(Bloomberg) -- Bank of Nova Scotia, Canada’s third largest lender, waded into the burgeoning debate over whether Justin Trudeau’s government should take immediate steps to cool the nation’s hot housing market, issuing a report that cautioned against rushing to implement new constraints.

In a report released Sunday, Scotiabank’s chief economist Jean-Francois Perrault said the recent run-up in home prices nationally over the past year was in large part driven by sluggish supply that failed to keep up with higher demand -- a trend that could reverse itself as new sellers enter the market in coming weeks. If the government does decide to take action, it should target housing speculators, he said.

“We are hopeful that listings will rise in coming months, Covid-19 lockdowns permitting, and that that will restore a better balance between sales and inventory,” Perrault said in the report. “If that does not occur, some form of action might be required.”

Home prices across the country are being fueled by historically low interest rates that are driving buyers into the market, triggering a debate over whether steps should be taken to curb demand. Some economists have begun urging policy makers to do something, worried about affordability and the risk of a correction. Others, including Toronto-Dominion Bank Chief Executive Officer Bharat Masrani, are arguing that price pressures could abate once the crisis subsides.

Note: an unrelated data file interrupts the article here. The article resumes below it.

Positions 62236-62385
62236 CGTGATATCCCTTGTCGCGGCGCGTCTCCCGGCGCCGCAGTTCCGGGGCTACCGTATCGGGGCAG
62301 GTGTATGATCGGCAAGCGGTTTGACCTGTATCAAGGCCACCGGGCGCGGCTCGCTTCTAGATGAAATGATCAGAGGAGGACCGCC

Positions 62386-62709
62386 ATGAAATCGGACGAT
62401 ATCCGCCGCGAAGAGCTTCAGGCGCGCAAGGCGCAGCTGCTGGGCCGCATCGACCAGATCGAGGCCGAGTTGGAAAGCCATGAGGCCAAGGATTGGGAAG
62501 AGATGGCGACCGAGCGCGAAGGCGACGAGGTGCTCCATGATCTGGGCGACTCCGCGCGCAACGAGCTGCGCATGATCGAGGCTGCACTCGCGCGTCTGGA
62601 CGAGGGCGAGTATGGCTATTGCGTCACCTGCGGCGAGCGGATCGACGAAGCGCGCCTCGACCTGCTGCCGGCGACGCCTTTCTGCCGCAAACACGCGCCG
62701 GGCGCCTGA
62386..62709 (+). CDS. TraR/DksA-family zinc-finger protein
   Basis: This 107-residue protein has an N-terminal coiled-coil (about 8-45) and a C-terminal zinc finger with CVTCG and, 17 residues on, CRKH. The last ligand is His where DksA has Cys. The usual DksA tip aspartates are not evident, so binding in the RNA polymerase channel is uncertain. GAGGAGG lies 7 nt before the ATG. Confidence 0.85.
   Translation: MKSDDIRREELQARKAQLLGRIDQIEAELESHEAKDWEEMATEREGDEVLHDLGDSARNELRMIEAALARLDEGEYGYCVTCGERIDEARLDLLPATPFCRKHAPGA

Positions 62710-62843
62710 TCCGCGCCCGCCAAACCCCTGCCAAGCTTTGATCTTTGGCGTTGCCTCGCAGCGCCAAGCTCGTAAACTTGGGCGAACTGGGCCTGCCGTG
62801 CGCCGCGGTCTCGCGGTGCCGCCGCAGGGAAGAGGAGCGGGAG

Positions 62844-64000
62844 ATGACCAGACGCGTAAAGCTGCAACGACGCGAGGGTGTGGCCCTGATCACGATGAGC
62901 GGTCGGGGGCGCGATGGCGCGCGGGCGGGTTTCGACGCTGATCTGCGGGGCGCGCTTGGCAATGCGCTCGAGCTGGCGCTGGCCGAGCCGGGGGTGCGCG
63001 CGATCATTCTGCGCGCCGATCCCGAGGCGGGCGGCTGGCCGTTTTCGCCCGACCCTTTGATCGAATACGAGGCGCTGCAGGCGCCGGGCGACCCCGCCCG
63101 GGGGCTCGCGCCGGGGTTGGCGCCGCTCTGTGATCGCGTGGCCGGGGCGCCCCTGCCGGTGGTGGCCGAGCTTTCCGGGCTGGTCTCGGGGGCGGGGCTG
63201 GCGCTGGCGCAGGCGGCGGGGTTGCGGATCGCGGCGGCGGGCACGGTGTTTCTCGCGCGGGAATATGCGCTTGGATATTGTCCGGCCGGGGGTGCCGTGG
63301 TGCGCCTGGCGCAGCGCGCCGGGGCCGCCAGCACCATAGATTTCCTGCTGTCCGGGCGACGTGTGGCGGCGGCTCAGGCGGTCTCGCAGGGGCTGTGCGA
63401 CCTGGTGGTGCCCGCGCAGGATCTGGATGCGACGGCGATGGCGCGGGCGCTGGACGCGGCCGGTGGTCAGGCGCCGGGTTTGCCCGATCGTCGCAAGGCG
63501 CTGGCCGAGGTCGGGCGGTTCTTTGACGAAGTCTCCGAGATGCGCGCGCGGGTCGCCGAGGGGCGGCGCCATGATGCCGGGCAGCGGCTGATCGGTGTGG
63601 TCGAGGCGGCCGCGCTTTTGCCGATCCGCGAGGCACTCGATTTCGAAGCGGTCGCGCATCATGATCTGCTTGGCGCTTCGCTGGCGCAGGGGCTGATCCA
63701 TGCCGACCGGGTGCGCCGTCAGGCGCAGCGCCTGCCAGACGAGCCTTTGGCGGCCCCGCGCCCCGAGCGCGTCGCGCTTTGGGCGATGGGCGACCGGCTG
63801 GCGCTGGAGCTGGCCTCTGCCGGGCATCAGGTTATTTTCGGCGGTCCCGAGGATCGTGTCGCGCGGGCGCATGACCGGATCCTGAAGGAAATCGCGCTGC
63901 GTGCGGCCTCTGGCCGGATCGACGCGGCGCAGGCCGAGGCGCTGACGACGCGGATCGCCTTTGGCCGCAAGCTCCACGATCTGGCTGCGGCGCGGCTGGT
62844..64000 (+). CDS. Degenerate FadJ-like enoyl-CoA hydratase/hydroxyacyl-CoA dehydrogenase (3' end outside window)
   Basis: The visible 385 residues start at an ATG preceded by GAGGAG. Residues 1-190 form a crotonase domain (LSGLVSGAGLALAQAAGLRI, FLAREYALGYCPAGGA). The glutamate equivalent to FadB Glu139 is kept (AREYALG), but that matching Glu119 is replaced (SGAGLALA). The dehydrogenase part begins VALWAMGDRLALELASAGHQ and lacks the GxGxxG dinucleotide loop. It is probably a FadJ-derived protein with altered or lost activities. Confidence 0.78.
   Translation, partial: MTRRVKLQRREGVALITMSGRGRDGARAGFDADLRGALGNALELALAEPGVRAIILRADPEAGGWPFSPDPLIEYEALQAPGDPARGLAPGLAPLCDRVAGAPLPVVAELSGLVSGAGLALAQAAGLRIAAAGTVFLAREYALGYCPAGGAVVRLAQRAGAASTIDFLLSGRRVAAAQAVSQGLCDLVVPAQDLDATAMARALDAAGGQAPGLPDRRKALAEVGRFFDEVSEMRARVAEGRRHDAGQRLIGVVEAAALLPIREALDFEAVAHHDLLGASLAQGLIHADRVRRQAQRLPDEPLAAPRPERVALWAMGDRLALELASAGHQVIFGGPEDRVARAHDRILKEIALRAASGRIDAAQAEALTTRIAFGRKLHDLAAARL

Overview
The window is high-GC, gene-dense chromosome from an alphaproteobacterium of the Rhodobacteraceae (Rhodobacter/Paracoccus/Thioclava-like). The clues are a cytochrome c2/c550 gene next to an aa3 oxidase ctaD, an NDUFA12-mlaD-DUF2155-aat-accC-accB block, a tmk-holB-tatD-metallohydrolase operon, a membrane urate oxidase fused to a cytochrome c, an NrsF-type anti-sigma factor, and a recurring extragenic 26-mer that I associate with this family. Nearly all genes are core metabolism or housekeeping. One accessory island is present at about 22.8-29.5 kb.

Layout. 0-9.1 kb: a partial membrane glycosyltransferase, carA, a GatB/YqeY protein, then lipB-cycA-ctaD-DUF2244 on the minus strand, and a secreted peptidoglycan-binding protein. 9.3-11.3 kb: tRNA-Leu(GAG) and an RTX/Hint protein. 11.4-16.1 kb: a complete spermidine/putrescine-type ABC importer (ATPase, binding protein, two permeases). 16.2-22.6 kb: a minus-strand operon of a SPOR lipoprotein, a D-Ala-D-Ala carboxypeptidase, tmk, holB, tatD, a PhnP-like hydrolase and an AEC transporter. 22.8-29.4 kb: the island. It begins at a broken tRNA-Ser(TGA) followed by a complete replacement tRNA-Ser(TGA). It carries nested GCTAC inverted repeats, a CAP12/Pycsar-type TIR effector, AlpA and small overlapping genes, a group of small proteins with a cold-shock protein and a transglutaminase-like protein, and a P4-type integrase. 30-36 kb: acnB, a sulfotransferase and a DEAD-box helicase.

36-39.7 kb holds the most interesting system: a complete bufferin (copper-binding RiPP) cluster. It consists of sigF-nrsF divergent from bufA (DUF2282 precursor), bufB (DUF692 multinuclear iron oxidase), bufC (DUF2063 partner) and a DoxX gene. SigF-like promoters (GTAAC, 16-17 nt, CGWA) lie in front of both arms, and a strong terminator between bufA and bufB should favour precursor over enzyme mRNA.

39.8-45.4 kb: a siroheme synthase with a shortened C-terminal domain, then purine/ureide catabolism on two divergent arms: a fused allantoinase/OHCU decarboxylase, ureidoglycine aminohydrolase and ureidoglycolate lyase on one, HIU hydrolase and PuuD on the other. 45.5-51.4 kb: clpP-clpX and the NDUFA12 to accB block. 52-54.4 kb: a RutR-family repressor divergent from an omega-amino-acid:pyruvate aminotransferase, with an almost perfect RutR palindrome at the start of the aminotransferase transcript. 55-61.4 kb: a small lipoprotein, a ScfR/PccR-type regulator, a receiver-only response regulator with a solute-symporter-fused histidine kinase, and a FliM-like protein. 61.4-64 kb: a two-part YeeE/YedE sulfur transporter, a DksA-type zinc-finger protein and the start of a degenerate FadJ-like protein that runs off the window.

In recent reports, both Royal Bank of Canada and Bank of Montreal say the housing market is getting overheated and immediate steps are needed. Among the more controversial tools Trudeau’s government could use would be to impose a capital gains tax on the sale of permanent residences.

“Many Canadians believe the policy environment guarantees property values will rise indefinitely,” Royal Bank economist Robert Hogue said in a March 24 report. “Policymakers should put everything on the table, including sacred cows like the principal residence exemption from capital gains tax.”

Perrault said a capital gains tax shouldn’t be considered because it could represent a “significant financial blow to Canadians.” If anything, regulators should focus on speculative activity, where home buyers are entering the market purely on expectations that prices will continue to rise.

“Speculative activity is the issue of most concern, and any immediate policy actions should be limited to reducing speculation,” Perrault said. The government could, for example, consider taxing sellers who buy a home only to sell it again quickly.

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